Tuesday, December 2, 2014

Rising Number of Veterans Seek Help Decades After War

Nightmares of a friend dying beside him in a bunker years ago now waken Donald Vitkus. “There is stuff that you carry from the war,” the 71-year-old Vietnam veteran said.
Mr. Vitkus spends his days in and out of therapy at a residential rehabilitation center filled with mostly older veterans, working on his memory while trying to gain control over disturbing recollections and the emotions they surface.
Donald Vitkus sleeps with eye coverings, ear plugs and a 
sweatshirt zipped over his head. “It makes me feel safe,” 
he said. Ben Lowy for The WSJ
He is one of hundreds of thousands of aging Vietnam veterans who late in life are now seeking help for post-traumatic stress disorder—a mix of flashbacks, depression and sleeplessness springing from a war that ended four decades ago.
More than 530,000 veterans received treatment for PTSD from VA hospitals and clinics through March of this year, nearly double the total through 2006, according to the Veterans Administration. Iraq and Afghanistan veterans make up a large portion of the increase but account for slightly more than a quarter of PTSD patients; the rest served in earlier wars, mainly Vietnam.
Many of those Vietnam veterans threw themselves into family and work after the war, keeping busy to avoid thinking about what happened. Now, in their 60s and 70s, they have retired, their children grown, living without the distraction of workaday life. Some no longer have confidants—spouses, friends or siblings.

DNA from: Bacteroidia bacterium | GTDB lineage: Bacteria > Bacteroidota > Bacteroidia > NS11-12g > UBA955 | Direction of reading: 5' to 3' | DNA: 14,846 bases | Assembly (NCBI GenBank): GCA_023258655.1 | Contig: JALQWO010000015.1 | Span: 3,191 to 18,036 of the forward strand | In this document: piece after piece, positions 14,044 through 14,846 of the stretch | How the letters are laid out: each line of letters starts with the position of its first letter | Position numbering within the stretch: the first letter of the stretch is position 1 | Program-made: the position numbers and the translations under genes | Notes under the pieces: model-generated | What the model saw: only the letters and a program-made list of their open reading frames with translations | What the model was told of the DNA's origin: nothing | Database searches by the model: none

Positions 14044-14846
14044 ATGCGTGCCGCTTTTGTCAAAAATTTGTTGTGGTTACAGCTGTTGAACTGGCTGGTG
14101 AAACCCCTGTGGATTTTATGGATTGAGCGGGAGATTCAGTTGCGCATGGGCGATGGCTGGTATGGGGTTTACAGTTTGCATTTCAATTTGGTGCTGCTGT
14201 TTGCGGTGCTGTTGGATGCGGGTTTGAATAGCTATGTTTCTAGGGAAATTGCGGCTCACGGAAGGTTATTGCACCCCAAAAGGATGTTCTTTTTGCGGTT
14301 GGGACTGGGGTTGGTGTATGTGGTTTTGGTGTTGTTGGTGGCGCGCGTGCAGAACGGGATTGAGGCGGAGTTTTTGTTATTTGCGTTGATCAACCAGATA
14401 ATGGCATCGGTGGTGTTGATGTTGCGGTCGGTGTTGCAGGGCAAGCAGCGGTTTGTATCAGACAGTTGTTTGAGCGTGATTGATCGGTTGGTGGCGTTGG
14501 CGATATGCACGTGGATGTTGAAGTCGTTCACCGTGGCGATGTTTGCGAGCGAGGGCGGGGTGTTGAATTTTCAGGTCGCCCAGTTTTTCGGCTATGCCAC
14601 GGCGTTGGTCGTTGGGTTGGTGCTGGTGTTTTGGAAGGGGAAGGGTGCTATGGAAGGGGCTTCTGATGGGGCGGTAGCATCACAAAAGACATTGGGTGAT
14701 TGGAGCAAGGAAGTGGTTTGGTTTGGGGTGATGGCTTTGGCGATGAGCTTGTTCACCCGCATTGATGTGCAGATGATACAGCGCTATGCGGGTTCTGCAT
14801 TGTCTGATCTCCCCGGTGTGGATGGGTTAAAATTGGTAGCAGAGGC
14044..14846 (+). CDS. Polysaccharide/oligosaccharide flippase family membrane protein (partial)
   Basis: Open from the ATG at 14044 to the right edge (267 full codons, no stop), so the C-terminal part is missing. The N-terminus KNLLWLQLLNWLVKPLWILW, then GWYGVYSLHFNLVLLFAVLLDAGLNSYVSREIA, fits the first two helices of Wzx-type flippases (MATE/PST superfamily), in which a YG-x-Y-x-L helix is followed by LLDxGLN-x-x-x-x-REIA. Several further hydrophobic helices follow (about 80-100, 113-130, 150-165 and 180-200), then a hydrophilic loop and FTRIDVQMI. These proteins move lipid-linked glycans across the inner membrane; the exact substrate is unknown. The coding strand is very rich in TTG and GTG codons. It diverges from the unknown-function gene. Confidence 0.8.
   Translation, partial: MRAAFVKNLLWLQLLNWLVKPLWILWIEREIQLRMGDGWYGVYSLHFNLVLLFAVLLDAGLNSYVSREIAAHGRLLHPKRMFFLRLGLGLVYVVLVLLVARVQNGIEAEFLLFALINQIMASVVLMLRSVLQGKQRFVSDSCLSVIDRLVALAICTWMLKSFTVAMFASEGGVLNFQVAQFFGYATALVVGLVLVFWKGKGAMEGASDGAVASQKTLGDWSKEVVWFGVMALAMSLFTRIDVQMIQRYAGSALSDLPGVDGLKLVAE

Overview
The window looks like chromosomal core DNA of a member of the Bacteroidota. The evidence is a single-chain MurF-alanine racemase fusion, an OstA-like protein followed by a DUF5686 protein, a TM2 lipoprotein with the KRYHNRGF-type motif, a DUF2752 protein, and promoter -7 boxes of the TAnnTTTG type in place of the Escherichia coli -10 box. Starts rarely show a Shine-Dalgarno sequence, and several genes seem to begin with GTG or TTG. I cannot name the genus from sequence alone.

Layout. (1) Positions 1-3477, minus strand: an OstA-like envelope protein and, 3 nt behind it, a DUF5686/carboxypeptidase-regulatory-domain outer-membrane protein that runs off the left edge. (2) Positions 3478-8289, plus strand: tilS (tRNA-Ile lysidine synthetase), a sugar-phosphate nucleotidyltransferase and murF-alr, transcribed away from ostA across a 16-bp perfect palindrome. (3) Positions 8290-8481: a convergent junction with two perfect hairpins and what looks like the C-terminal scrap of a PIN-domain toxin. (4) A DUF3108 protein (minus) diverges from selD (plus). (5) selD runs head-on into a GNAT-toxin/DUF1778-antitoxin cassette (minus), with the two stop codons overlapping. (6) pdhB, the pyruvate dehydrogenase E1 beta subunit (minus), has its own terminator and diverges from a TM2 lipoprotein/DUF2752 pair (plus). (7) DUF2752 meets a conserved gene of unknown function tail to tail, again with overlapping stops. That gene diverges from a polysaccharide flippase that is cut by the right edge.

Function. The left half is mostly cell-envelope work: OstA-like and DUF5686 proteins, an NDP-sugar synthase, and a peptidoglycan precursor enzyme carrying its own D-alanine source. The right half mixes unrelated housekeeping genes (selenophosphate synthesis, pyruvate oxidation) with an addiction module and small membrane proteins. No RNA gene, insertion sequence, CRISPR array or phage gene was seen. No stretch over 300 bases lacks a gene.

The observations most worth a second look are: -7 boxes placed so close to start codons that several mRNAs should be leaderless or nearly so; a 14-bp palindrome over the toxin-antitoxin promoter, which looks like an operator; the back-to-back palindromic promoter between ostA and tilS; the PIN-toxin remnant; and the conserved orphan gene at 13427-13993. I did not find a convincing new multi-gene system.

Edgardo Padin-Rivera, chief of Psychology Services at the Louis Stokes Cleveland VA Medical Center, said many returning Vietnam veterans didn’t seek treatment at the time because they were ashamed or felt they didn’t need it. Now, they make up the bulk of his patients, he said: “War memories are forever.”
Vietnam veteran Herman Williams, of Cleveland, returned 
home after the war to work and raise a family. For years, he 
avoided movie theaters, the grocery store or other crowded 
places. “I had PTSD, but I didn’t know it,” he said. 
Dustin Franz for The WSJ
Their experience suggests a long and costly journey ahead for men and women who served in Iraq and Afghanistan. “There is no doubt that we will see the re-occurring of these problems among younger veterans,” Dr. Padin-Rivera said. “They will be coming to us in 30, 40 years, having never been treated before and having never integrated what happened into their lives.”
The aging process itself can trigger PTSD or surface latent symptoms, doctors say, as veterans face serious health issues that force limits on driving, working and walking. Subsequent feelings of vulnerability and powerlessness can mimic feelings similar to those experienced by soldiers overwhelmed by war.
With age, too, comes introspection. “A lot of unfinished business clamors in our heads from the war,” said Dave McPeak, a 66-year-old Marine Corps Vietnam veteran and psychologist, who has worked predominantly with Vietnam veterans at the Vet Center in Pittsburgh, which is part of the Veterans Administration.
Read the rest of the story HERE.

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